But then Picard tries to suss him out, probing his new associate and suggesting an affinity for Starfleet based on the way he runs his ship. This serves to remind us that he’s still an observant judge of character, even though Rios is quick to shut down his assertion. There’s also a lovely moment here where Picard passes by the Captain’s chair, pausing briefly before passing it by. A familiar musical cue and Stewart‘s subtle body language do all the work here, and it’s a wonderful reminder of who this man is and where he truly belongs.

New and Old Faces

Elsewhere, we have the reintroduction of Hugh (Jonathan Del Arco), the recovered Borg drone from TNG‘s “I, Borg” who’s now been severed from the collective entirely and is working with the once-assimilated Romulans. His integration into the show is much like the EMH’s actually—neither are played as big reveals, and if you know who or what this is then it’ll mean something, but if not it’s just another part of the show. Plus, it’s great to catch up with Hugh, who was an integral part of humanizing the Borg way back in the day and whose role in rehabilitating former drones here feels like a natural progression for the character.

Less engaging is the Romulan conspiracy business going on in Starfleet and aboard the Borg cube, which sees siblings Rizzo and Narek reunited (I can’t be alone in thinking there’s some weird sexual tension between these two) and Commodore Oh making threats to Dr. Jurati. This at least sends her to the Château Picard for the big action climax, which sees Romulan assassins, like those in episode one, in a tense home invasion, which plays all the better for the genuine tension of seeing an older Picard in danger.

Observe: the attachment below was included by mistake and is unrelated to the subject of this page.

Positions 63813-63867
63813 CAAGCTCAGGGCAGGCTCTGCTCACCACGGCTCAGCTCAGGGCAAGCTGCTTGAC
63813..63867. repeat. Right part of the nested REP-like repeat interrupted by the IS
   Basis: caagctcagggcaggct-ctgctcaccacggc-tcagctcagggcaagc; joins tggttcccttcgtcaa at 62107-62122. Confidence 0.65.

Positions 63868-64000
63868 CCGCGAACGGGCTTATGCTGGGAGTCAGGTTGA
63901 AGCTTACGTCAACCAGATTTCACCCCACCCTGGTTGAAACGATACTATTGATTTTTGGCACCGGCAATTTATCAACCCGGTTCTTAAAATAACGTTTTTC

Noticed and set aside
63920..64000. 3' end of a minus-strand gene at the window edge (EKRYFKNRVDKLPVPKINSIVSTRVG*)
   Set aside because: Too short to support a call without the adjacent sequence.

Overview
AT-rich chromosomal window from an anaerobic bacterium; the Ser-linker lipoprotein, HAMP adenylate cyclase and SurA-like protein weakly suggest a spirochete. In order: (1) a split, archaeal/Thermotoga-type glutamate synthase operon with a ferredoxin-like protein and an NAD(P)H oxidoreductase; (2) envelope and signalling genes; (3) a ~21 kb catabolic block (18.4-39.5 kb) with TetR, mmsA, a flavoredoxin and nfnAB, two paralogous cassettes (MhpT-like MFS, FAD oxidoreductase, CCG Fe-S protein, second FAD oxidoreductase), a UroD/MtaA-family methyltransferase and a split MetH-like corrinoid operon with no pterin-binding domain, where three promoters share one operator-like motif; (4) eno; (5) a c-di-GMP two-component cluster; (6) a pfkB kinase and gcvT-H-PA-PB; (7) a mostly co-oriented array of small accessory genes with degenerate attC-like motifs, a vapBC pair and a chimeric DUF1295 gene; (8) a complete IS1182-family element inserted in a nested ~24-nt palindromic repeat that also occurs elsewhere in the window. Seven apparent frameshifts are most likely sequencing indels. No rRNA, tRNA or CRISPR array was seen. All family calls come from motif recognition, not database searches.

Rizzo, Narek, and Oh appear to be our main antagonists, but they’ve yet to really make their presence known in these first episodes, or even differentiate themselves from numerous Trek villains like them. Sure, they’re generically threatening, but their scenes are a stark contrast to the excellent ones with Picard and Raffi this week.

Perhaps it’s their limited screentime that’s responsible for my overall positive reaction to “The End is the Beginning” though, which admittedly mat not bode well for future episodes, but does mean I enjoyed this one a great deal more than last week’s “Maps and Legends”.

And so the whole crew assembles on La Sirena for the aforementioned final jump to warp. The communal feeling onboard a starship is what I feel this show has been lacking thus far, so it’s reassuring to end on a scene that promises an adventure to come, and I can’t pretend I’m not a sucker for the one-two punch of Picard’s “engage!” and the roaring TNG theme that closes out the episode. Could we have gotten here sooner? Absolutely, but I’m just glad to finally see what’s out there.

Further Thoughts

Star Trek: Picard airs Thursdays on CBS All Access and Fridays on Amazon Prime internationally.